The safety valve 110 comprises a valve member 111 having a (lower) face which registers against a valve seat 112, the latter being a ring which extends upwardly from a valve body 113. As shown, the valve body 113 is threaded into an upwardly protruding nipple 114 welded to the outer wall of a pressurized gas tank 115 around an orifice 116 in the outer wall. The orifice 116 communicates with the hollow interior of the nipple 114. The compression of the internal spring (not shown) acts on a rod 117 which extends coaxially upwards to the valve member 11 and is threaded into a central threaded bore of the latter. A lock nut (or similar fitting) 118 on the threads of the rod 117 engages the underside of the valve member 111 to prevent relative rotation of the rod 117 and the valve member 111 during normal use. Radially outwardly of the valve member 111 is an annular sleeve 119 which projects upwardly from its attachment to the valve body 113 to form a recess and which serves to prevent damage to the valve member 111 at the bottom of the recess. The foregoing is largely conventional although there may be minor variations in the form, construction and/or arrangement of the safety valve 110 as described.
Associated with the safety valve 110 is apparatus of the invention, indicated generally by 120.
The apparatus 120 comprises a cotter 121 of relatively thin metal which is of circular cross-section in its radial planes and which diverges from its upper end, which is closed by a disc 121b, to its lower end. The cotter 121 has a number of slots 121a extending from near the closed narrower end to bottom edge of the cotter at the open wider end thereof. At the open end, each segment of the cotter 121 between the slots 121a is provided with a radially inwardly projecting lip 122, such that the distance between diametrically opposite parts of the lips 122 are separated by a distance which is normally greater than the diameter of the valve member 111, the outer diameter of the wider end of the cotter being less than the inner diameter of the sleeve 119 so that the wider end of the cotter 121 can be freely received around the valve member 111 in the recess bounded by the sleeve 119.
A brass ring 130 having a parallel-walled internal bore surrounds the cotter. The dimensions of the internal bore are such that the ring 130 can be moved lengthwise of the cotter 121 relatively freely (e.g. by hand) but such that the internal wall of the bore engages cooperatively against the external surface of the cotter 121 as the ring 130 is moved towards the wider end of the cotter to squeeze the cotter segments towards each other so that the slots 121a are reduced in width. The effect of this action is to cause the lips 122 to move closer to each other as the ring is moved progressively towards the wider end of the cotter so that the lips 122 can, or actually do, engage the valve member 111. Preferably, the cotter is so disposed that the lips 122 are below the valve member 111, and the dimensions of the parts of the cotter 121 and of the ring 130 are so chosen that when the ring 130 is moved to a position at which it abuts the safety valve or a part thereof (e.g., the top of the sleeve 119), the circle defined by the lips 122 has a diameter greater than that of the valve seat 112 but less than that of the valve member 111 so that the lips will engage against the perimetric region of the lower face of the valve member 111 when an upward pull is exerted on the cotter 112.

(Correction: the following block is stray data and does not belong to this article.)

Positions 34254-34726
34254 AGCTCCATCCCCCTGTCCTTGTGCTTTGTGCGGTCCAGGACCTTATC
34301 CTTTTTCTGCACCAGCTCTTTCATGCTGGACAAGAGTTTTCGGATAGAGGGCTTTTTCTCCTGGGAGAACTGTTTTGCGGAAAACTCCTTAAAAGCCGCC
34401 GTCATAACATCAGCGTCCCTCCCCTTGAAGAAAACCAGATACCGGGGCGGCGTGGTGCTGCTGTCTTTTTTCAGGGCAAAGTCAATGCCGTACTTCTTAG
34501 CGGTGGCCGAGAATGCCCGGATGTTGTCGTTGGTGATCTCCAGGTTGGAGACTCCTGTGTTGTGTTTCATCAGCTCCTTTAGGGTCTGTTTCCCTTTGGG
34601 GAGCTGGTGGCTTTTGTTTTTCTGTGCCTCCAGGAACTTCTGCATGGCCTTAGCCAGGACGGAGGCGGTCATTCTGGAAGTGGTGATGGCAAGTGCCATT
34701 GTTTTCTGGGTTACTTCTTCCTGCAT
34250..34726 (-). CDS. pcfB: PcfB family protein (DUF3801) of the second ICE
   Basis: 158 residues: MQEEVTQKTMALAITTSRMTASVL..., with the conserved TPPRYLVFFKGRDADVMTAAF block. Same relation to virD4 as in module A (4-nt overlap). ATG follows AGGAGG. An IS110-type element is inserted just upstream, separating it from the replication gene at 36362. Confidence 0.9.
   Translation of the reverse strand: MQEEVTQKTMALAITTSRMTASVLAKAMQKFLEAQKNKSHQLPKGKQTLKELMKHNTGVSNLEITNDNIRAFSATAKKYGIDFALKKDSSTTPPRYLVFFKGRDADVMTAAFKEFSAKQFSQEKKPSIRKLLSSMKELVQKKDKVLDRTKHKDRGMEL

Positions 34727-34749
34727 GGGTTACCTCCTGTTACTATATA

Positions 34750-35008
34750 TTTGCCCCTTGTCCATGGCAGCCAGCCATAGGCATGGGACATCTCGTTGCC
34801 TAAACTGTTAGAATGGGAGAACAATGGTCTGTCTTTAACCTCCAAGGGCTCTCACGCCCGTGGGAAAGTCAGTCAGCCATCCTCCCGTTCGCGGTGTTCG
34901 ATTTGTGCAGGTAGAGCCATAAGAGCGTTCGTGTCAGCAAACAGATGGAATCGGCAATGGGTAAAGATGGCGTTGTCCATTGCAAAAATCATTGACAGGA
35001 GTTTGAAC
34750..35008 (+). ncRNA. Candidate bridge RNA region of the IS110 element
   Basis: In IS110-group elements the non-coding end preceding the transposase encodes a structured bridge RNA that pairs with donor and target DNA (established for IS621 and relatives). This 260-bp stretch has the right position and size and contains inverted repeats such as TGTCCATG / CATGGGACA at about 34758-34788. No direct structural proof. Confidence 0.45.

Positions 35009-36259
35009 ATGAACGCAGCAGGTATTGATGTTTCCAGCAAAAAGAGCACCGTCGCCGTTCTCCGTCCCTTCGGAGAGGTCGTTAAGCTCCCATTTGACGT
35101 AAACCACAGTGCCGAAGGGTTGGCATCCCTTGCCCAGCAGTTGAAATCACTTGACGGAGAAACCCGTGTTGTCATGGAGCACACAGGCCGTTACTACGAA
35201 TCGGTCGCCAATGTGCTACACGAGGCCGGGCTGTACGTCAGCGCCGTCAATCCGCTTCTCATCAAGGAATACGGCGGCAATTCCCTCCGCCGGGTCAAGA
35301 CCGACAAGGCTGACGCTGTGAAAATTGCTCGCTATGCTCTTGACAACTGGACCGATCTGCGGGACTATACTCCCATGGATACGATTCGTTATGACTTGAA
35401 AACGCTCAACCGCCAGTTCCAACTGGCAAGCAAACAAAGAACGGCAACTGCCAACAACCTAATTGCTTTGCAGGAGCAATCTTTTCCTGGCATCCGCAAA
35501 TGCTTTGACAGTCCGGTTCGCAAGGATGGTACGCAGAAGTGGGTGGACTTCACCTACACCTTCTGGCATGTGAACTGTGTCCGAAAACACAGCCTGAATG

Preferably the cotter 121 is formed from a single piece of metal by the following procedure in order that the segments extending from the narrower to the wider end have a desirable distribution of resiliency--the segments being progressively less resilient from the narrow end to a region adjoining the wider end. In a preferred method of making the cotter 121, a solid bar of silver steel having the diameter of the disc 121b is hollowed to a cup-shape, upset at the rim to form a continuous annular lip, slotted (to form the slots 121a) and then hardened and tempered at the closed end and part-way down to the lips 122 so that most of the cotter 121 is resilient while the region thereof including the lips has properties appropriate to the stresses imposed thereon during use.